By Martyn Cornell
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Extra info for Amber, Gold & Black: The History of Britain’s Great Beers
Tackling these rivals saw, for example, Truman, Mann and Charrington all open their own branch breweries in Burton to brew pale ale at the ‘orignal source’. ’ The writer of this piece was surprisingly certain that ‘… the decline in the porter trade has little, if anything, to do with the public taste. ’ The Journal then went on to assert that the British workman was changing from porter to mild solely because of price: Porter has found favour with him because … above all he has hitherto been enabled to obtain a long draught at a cheap rate.
Except that bitter, while undoubtedly one of Britain’s greatest contributions to the world of beer, only became the country’s favourite drink in the early 1960s. The origins of bitter, especially considering its popularity, are surprisingly obscure. There does not appear to have been a beer called ‘bitter’ much before the time that Queen Victoria came to the throne in 1837. What seems to have happened is that the name ‘bitter’ came about because drinkers wanted to differentiate the well-hopped, matured pale ales, which were gaining a place in brewers’ portfolios around the country by the start of the 1840s, from the sweeter, less-aged and generally less hopped mild ales that, until then, had been almost the only alternative to porter and stout for most drinkers for more than a century.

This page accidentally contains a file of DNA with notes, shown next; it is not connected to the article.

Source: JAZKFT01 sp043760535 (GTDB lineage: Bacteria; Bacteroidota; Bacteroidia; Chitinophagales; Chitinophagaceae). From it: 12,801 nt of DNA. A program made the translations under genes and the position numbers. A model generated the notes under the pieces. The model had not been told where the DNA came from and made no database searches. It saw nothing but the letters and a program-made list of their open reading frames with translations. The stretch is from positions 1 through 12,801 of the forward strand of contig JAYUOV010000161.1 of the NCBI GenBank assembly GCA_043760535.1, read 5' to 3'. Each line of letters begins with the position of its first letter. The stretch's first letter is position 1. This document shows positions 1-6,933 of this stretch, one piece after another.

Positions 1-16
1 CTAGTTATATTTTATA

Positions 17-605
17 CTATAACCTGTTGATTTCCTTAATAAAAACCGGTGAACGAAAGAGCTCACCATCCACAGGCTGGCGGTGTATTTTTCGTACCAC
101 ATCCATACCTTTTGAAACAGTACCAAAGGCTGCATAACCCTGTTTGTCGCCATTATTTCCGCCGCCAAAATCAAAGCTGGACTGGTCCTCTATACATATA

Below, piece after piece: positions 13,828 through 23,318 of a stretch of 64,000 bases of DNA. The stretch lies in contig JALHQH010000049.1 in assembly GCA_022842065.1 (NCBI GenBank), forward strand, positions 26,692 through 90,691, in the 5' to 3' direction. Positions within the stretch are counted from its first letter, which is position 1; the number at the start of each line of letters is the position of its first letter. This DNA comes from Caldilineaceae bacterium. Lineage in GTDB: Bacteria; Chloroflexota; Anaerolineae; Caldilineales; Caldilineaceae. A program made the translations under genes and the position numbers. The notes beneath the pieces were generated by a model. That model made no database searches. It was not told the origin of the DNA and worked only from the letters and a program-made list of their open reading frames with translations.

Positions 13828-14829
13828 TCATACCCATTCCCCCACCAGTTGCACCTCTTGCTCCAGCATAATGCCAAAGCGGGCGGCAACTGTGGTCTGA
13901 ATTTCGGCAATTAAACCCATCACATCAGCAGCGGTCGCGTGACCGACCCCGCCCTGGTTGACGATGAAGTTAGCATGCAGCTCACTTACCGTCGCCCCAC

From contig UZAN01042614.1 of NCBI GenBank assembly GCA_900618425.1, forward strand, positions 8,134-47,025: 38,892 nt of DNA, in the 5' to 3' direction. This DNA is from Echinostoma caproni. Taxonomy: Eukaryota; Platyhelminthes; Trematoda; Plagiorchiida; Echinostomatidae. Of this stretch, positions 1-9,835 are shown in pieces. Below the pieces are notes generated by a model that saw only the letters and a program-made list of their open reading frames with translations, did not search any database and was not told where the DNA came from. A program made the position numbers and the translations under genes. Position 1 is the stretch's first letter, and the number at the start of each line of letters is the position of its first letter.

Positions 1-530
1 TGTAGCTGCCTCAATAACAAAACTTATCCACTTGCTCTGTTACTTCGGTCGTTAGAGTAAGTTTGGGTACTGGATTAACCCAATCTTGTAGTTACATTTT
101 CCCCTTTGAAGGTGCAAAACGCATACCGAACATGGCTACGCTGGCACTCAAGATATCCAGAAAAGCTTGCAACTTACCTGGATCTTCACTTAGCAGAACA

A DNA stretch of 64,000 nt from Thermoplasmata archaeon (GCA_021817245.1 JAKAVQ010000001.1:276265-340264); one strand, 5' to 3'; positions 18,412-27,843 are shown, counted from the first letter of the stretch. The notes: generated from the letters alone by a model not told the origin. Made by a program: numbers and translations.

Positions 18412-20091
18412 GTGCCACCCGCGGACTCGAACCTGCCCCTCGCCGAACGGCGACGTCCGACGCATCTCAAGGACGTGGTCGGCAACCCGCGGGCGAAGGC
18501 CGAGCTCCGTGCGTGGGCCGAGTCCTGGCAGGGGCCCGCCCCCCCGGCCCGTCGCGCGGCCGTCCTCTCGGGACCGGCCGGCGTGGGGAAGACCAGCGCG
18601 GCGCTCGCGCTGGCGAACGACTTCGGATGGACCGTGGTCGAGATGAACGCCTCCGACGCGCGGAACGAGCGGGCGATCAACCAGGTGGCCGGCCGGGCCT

Of the Lady’s Bridge brewery in Sheffield was advertising ‘Bitter Beer’. But these were rarities. Through the 1850s most brewers seem to have carried on advertising just ale and porter. From the 1860s, however, many brewers had started brewing pale ales and were selling both an IPA and a lower-priced ‘bitter ale’. In 1875 Henry Earle of the Barnet brewery, Middlesex, listed three different grades of ‘bitter ales’, IPA, BA and LBA, in descending order of strength and price. Other brewers followed a similar pattern, though not always with a beer called IPA in the range.
Amber, Gold & Black: The History of Britain’s Great Beers by Martyn Cornell